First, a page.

Wednesday, January 25, 2012

follow the pattern

Follow the pattern of the sound words that you have heard from me, in the faith and love that are in Christ Jesus. By the Holy Spirit who dwells within us, guard the good deposit entrusted to you.
2 Timothy 1:13-14

For some reason the word "pattern" in this exhortation from Paul to Timothy stands out to me. Paul had a long enough and a deep enough relationship with Timothy to be able to utilize that word in describing to Timothy what he needed to do in ministry. Paul had left a clear pattern, an outline of instruction that Timothy knew he could follow. Perhaps that pattern is given as a reminder in the themes of 2 Timothy. But the reality is that both doctrinally and in ministry practice, there was a pattern that Timothy had been given by Paul that should not be forgotten, but applied in his current situation.

In many ways reaching our world for Christ and committing to seeing it change by building up disciples is the same task that it was when Paul was making it happen in the first century. That is why we must be great Bible students and understand Jesus' life and the doctrine that flows from it in the New Testament principles of discipleship. We should know both the Old and New Testaments so that we can see all that scripture reveals about our world. We ought to pay clear attention to Paul's ecclesiology and the practical instruction he gives in the pastoral epistles in particular so that we too might be able to follow the pattern of sound words when it comes to planting churches and strengthening Christians worldwide.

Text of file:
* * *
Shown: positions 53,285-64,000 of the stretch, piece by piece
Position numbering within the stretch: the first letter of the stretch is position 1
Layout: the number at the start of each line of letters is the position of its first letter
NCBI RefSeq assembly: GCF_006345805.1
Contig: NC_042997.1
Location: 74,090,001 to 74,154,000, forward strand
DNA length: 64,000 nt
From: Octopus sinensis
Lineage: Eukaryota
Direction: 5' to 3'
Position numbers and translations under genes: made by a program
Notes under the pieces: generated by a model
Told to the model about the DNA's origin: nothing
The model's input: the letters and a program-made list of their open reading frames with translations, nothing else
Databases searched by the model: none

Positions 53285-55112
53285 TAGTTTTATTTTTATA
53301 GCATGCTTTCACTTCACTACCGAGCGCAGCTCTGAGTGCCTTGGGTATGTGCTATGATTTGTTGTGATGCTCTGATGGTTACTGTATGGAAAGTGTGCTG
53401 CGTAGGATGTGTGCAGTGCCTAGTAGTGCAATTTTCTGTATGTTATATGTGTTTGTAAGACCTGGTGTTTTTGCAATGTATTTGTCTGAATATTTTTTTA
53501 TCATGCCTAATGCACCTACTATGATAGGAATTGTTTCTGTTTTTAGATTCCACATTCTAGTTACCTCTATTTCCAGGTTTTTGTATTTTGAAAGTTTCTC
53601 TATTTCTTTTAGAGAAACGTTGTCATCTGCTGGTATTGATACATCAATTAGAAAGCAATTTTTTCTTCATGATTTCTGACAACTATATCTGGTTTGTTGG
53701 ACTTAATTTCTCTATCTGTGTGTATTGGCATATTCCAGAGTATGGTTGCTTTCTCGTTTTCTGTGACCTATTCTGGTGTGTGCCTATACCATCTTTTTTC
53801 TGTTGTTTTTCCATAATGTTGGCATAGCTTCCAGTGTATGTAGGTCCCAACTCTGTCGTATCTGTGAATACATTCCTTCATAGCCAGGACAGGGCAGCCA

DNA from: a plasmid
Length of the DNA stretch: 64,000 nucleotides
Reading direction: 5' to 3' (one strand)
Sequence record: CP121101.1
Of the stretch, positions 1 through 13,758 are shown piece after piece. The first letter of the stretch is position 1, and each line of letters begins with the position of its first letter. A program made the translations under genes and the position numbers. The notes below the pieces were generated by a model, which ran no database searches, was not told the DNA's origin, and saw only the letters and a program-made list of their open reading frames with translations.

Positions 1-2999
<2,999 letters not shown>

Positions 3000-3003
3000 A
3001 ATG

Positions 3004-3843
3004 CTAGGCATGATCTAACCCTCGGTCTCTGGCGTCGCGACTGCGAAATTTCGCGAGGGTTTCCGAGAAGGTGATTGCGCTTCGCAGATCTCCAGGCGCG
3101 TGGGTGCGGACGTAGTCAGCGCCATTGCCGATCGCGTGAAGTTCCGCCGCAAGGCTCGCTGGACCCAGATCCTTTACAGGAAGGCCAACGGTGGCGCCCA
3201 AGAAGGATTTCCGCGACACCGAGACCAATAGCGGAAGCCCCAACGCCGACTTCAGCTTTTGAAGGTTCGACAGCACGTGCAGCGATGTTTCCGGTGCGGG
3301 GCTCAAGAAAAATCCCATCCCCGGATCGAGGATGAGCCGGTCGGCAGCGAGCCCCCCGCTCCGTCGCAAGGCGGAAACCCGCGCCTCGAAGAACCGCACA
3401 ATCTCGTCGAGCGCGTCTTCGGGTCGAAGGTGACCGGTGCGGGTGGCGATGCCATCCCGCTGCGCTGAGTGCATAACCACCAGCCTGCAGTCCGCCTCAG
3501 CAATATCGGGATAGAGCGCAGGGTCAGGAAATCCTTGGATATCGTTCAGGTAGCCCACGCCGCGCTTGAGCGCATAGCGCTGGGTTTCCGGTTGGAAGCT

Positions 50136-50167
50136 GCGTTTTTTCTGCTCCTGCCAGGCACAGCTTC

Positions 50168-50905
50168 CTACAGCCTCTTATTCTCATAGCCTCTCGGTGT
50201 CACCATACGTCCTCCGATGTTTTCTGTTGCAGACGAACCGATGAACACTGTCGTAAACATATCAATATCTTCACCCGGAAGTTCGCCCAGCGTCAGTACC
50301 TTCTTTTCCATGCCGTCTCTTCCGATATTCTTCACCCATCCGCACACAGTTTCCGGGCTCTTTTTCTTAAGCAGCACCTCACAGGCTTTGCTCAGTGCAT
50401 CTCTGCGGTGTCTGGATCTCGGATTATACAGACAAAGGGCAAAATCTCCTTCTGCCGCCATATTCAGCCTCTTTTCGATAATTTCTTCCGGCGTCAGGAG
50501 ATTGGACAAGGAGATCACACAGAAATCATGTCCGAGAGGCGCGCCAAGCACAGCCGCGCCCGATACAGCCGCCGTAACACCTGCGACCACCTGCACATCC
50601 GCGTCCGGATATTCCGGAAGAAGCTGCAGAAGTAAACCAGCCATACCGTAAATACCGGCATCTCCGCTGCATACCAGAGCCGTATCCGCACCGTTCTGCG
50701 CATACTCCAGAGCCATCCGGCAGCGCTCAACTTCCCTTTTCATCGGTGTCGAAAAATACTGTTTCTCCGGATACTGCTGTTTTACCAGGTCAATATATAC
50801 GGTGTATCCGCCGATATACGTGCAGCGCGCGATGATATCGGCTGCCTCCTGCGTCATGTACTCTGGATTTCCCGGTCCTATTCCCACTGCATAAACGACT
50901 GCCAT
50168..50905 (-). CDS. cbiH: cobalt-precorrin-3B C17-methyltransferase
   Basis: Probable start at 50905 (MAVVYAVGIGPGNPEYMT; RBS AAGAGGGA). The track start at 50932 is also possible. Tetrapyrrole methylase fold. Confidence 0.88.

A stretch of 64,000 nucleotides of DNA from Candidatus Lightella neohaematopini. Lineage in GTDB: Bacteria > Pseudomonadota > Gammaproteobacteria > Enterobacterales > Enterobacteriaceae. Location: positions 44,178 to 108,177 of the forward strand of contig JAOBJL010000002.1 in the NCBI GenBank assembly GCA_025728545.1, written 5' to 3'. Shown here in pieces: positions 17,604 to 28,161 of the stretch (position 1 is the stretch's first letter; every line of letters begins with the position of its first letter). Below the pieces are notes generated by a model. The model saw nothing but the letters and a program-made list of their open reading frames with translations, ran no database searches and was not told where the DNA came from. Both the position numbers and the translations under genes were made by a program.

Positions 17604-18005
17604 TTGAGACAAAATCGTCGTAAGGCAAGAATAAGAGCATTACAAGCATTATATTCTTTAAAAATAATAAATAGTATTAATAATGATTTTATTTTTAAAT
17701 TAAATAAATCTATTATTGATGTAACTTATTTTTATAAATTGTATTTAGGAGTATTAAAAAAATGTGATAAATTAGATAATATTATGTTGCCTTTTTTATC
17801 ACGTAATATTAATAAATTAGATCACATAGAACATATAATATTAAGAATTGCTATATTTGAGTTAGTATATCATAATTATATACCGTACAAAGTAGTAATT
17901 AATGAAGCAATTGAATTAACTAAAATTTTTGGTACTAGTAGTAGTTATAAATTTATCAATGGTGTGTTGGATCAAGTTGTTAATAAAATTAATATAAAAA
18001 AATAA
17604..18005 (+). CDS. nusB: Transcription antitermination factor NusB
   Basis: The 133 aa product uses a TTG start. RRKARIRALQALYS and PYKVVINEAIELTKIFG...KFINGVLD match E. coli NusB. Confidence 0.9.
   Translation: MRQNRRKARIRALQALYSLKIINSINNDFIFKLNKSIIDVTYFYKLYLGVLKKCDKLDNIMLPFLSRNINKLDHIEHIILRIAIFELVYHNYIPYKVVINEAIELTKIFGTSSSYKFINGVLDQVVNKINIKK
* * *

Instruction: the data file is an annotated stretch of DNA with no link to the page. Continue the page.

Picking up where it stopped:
Following the pattern also has an element of personal commitment and respect for what God has revealed. And Paul's stern invitation to Timothy was to "guard the good deposit entrusted" to him. This is a warm thought. It is also a warning thought. We must see the gospel, the doctrine that flows from it, and the pattern of Christian growth and maturity that grows the Church as a valuable asset worth investing further and protecting carefully at all costs. These days many in ministry will put everything up for reconsideration. The mistake is that in so doing they may sell off the good deposit and then the church is left morally and spiritually powerless and bankrupt. We cannot abandon the gospel because of its harsher implications (like judgment or eternal punishment) just for the sake of acceptance or numerical success. We must guard what we have been given to follow.

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